With one of the most recognizable voices in rock, Lou Gramm was the lead singer of Foreigner from 1976 until three months ago.
Not only was Gramm the lead singer, but also the loud singer. If Gramm's vocal pyrotechnics could somehow be harnessed, he could produce enough energy to heat Cleveland for the winter.
Now touring as a solo artist, Gramm will be opening for that Bay Area "space cowboy," Steve Miller, Sunday at the tree-lined Santa Barbara County Bowl. Gramm's second solo album, "Long Hard Look" will doubtlessly figure prominently in his performance.
"Three months ago, Foreigner hired a new singer," Gramm said in a recent telephone interview. "I was doing this tour, and they wanted to record. I would've had to cancel my tour, and that's not the way I work. It seemed like every time I was touring, they wanted to go into the studio--our schedules were conflicting. But the split was amicable; we're all still friends."
Gramm's music is corporate and commercial rock 'n' roll, hook-filled, predictable and slick. It's perfect music for the album-rock stations where Gramm will doubtlessly live long and prosper. "Being labeled commercial is not negative to me," Gramm said. "Commercial doesn't mean compromise. As long as my standards remain my own, there's nothing wrong with being commercial. My object is to make music that gets on the radio so people can hear it."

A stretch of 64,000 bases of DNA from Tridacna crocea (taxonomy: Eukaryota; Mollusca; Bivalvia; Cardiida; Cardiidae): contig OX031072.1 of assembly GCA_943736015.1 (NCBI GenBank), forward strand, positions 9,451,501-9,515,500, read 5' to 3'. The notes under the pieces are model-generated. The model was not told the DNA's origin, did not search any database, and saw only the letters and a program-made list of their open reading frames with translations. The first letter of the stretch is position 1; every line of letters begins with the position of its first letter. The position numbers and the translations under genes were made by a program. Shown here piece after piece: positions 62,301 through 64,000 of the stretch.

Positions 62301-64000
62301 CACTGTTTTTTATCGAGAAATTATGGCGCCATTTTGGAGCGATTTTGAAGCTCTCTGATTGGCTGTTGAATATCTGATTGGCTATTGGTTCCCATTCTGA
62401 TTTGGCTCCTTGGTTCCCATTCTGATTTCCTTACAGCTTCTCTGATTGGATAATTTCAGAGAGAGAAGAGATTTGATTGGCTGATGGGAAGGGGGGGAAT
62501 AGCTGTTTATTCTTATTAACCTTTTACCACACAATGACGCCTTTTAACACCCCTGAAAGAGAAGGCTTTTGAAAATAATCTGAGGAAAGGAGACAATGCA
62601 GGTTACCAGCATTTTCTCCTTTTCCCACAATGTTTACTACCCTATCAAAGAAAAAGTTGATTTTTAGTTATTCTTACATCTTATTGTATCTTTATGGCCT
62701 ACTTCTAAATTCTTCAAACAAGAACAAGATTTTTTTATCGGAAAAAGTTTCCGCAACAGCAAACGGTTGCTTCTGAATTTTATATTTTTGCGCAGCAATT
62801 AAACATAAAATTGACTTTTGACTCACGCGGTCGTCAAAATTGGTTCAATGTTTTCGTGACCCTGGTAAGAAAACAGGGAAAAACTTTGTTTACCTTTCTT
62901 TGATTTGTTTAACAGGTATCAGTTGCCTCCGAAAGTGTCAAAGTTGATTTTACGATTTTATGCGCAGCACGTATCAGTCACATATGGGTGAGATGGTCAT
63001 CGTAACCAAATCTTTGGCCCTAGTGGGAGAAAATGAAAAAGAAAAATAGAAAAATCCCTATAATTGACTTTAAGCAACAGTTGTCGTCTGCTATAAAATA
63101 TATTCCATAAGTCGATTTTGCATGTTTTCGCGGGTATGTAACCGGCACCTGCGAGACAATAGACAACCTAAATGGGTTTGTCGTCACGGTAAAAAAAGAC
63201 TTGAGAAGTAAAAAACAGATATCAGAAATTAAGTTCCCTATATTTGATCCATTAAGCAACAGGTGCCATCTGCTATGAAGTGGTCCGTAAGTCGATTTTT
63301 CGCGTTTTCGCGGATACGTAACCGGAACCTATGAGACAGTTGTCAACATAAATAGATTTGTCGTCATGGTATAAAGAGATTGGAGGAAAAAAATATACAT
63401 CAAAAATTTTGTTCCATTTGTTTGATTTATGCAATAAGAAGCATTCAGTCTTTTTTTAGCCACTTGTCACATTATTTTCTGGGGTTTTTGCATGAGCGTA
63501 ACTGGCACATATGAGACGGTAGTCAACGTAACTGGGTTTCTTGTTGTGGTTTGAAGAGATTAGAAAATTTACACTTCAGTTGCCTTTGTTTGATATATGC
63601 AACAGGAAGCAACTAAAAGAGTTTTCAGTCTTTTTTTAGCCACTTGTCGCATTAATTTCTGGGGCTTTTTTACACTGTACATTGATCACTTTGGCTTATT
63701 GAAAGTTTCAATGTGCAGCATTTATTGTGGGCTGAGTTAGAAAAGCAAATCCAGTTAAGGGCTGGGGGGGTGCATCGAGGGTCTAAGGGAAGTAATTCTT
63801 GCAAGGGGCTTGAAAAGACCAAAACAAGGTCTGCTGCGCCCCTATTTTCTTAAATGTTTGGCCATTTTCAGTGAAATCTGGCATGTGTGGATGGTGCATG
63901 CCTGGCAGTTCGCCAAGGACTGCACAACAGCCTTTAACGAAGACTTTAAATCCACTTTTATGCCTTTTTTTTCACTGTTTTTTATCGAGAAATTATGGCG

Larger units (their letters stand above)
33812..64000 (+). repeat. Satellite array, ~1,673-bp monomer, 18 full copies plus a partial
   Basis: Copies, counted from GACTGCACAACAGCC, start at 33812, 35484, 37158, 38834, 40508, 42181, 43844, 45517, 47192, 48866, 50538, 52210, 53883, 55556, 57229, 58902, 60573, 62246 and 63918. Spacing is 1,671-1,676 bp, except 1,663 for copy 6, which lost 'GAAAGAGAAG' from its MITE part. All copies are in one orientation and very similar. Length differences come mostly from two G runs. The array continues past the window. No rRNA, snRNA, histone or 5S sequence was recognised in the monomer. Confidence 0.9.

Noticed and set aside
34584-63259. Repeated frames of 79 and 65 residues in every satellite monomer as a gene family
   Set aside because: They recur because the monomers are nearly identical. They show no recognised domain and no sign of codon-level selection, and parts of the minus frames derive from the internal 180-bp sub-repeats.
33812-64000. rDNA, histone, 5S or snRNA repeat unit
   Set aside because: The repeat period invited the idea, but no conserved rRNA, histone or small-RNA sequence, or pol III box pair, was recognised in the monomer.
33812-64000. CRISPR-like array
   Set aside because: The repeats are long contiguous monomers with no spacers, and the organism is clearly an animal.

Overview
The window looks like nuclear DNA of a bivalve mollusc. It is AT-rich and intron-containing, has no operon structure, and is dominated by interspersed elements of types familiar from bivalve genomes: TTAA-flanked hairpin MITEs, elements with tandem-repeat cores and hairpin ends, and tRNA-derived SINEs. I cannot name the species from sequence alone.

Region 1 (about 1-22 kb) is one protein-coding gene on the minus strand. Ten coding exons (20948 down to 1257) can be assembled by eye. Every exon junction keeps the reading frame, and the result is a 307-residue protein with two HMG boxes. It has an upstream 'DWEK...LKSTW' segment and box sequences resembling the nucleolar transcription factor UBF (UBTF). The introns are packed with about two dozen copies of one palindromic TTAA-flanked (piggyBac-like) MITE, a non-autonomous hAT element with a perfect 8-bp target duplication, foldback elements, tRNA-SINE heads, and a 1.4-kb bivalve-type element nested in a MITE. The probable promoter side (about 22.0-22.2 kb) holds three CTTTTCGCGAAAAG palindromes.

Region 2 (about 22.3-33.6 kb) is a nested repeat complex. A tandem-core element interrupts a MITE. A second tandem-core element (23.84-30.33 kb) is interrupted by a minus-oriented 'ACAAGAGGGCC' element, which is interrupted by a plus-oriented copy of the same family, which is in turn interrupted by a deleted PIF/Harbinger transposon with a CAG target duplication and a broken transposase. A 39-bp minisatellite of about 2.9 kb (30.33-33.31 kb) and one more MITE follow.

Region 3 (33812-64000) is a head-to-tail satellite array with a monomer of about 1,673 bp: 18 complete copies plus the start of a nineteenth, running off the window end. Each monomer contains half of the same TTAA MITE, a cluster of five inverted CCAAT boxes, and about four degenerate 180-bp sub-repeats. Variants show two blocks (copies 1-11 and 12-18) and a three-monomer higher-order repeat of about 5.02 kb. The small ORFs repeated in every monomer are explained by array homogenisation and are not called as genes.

Born in Rochester, N.Y., Gramm came from a musical family. His father led a big band in the '40s; his mother was the vocalist. Hooked on radio rock 'n' roll at an early age, Gramm took up the drums when he was 8. He joined his first band at 15, playing the local bar circuit. In addition to drumming, Gramm was allowed to sing lead on one of the ultimate bar tunes, "Louie, Louie."
Later, Gramm joined another Rochester band called Poor Heart. A few years later, he hit it big when he formed Black Sheep. That band recorded a pair of albums on Capitol and were touring with Kiss--until the truck crashed and wrecked the band's equipment.
Without equipment or money or insurance, the band lost the tour, then lost their recording contract. But things worked out. A friend of a friend, former Spooky Tooth guitarist Mick Jones, was forming a band that turned out to be Foreigner. Jones hired Gramm and the rest is history, with hard-rocking hits like "Feels Like the First Time," "Double Vision," "Cold as Ice," "Hot Blooded," "Urgent" and "Women."
"On this tour, I'm trying to find out just who my fans are," Gramm said. "The last time I toured with Foreigner, it was five years ago. A kid could've been 10 or 15 years old then, and could've cared less who Lou Gramm was. But the tour is doing well--we started in May."
As a certified rock God, Gramm had this to say about the bands still trying to make it: "Luck has a great deal to do with success. Just be ready to sacrifice. If you're good, someone eventually will hear you who can help you. Just be ready."
* WHERE AND WHEN: Lou Gramm opens for Steve Miller at the Santa Barbara County Bowl this Sunday. The Bowl is located at 1122 N. Milpas St., Santa Barbara; 966-2727. Tickets are $18, $22 and $24. They are available at Ticketmaster locations, the Bowl box office, or by phone, 583-8700. Show time is 3 p.m.